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home : education : schools November 25, 2015

6/25/2013 12:01:00 PM
SHS student conducts wildlife study
SHS Science teacher, Rima Givot, discussing the wildlife study Bethany Bachmeier (pictured) carried out on the Trout Creek Conservation by Jim Anderson
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SHS Science teacher, Rima Givot, discussing the wildlife study Bethany Bachmeier (pictured) carried out on the Trout Creek Conservation by Jim Anderson

By Jim Anderson

Bethany Bachmeier, a freshman in Sisters High School, was watching the various small, wild rodents skittering about the Trout Creek Conservation Area (TCCA) out behind the high school and wondered who they are, what they do, and how they impact forest health.

The advice she needed to conduct a study was right at hand in the person of Rima Givot, science teacher at the high school. They came up with scientific research methods to help Bachmeier find answers. Bethany began her research in the TCCA last April 8 and ended her work 21 days later.

She asked her initial questions and framed her hypothesis:

What rodents live in Trout Creek Conservation Area?

• What niches do the rodents fill?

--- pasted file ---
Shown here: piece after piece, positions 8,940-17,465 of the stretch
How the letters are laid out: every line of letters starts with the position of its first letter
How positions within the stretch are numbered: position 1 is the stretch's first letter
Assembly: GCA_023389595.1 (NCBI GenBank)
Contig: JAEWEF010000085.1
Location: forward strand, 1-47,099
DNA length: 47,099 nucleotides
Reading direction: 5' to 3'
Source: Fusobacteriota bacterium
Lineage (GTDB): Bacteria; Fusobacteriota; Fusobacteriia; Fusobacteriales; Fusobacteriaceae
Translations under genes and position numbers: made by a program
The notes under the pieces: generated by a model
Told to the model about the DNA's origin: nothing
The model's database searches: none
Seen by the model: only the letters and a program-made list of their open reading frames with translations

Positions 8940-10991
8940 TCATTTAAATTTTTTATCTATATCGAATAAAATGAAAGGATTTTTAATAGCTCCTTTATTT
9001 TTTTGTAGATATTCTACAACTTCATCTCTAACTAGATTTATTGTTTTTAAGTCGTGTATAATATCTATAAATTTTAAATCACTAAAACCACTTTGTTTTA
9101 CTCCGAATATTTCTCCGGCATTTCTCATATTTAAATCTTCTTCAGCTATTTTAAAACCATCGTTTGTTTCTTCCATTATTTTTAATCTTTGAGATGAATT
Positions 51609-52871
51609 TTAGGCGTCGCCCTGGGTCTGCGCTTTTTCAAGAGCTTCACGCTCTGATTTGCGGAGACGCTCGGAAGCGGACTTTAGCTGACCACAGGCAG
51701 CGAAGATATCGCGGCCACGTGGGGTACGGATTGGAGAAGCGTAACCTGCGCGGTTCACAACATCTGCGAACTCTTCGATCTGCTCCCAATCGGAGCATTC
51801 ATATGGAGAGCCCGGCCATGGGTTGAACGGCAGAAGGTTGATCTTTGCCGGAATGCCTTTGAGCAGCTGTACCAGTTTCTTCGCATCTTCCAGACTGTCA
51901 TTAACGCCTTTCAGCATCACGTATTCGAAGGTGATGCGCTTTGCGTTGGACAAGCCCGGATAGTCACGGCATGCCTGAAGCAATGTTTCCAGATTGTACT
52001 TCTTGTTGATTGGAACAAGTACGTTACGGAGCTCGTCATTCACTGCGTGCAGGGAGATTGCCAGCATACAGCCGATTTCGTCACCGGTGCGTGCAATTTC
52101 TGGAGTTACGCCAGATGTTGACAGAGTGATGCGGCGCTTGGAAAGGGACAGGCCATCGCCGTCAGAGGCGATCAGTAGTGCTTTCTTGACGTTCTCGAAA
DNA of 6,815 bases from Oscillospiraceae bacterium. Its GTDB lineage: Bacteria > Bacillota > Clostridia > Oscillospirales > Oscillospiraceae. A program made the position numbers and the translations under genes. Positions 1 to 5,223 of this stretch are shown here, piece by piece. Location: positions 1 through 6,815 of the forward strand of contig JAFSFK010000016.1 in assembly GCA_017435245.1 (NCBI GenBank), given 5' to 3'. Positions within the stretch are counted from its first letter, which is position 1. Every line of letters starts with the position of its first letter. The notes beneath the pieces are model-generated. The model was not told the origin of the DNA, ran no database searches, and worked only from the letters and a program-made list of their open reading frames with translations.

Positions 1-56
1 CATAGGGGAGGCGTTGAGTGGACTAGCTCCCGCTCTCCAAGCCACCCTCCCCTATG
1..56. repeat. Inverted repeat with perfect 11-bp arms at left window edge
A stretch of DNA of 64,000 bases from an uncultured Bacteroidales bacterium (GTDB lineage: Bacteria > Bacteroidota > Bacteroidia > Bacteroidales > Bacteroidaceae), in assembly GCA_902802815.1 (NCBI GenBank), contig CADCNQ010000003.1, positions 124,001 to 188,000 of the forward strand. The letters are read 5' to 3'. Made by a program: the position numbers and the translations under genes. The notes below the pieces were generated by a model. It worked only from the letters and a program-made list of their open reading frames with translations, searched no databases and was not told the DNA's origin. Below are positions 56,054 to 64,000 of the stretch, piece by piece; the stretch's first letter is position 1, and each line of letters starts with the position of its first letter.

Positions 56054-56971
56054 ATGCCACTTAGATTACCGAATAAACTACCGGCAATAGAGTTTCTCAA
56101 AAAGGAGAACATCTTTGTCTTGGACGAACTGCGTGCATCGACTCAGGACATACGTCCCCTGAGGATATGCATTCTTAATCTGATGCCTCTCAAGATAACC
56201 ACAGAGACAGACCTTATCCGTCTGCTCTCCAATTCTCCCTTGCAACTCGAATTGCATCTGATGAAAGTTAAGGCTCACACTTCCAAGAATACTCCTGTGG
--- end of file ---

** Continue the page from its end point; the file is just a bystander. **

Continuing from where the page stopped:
• How does their niche relate/contribute to the health of the forest?

She separated the TCCA into five sections that encompassed the site. She used binoculars and camera to record her observations, a thermometer to record the ambient temperature while making her observations, field guides to identify her study subjects and a journal to record all her observations.

From this work came her scientific paper, "Rodent Niche Study in Trout Creek Conservation Area Ponderosa Pine Forest."

These are part of her conclusions:

"The four main species in TCCA are golden-mantled ground squirrels, grey squirrels, and yellow-pine and least chipmunks. Yellow-pine chipmunks were by far the most common in the forest. I didn't see any Merriam's ground squirrels probably because the forest wasn't the right habitat for them (they like open areas instead of forests with dense brush) nor did I see any house mice (they are seen more in urban areas and probably earlier in the mornings).

"I expected to find that the dominant species would be the golden-mantled and the grey squirrel; however, I found that the dominant species was the yellow-pine chipmunk. This might be due to the fact that chipmunks seemed to have a wide range of where they went while active and could've had me counting the same animals day after day. Because the data clearly showed that there were more chipmunks than anything else (which) could be due to the very thick undergrowth that has accumulated in TCCA. The chipmunks blend in perfectly. Their lighter tan-yellow is the same color as the soil and their grey backs fit in very well with the bitter brush. There are many pine cones that are able to support many of these animals."

Click here to view the full report.

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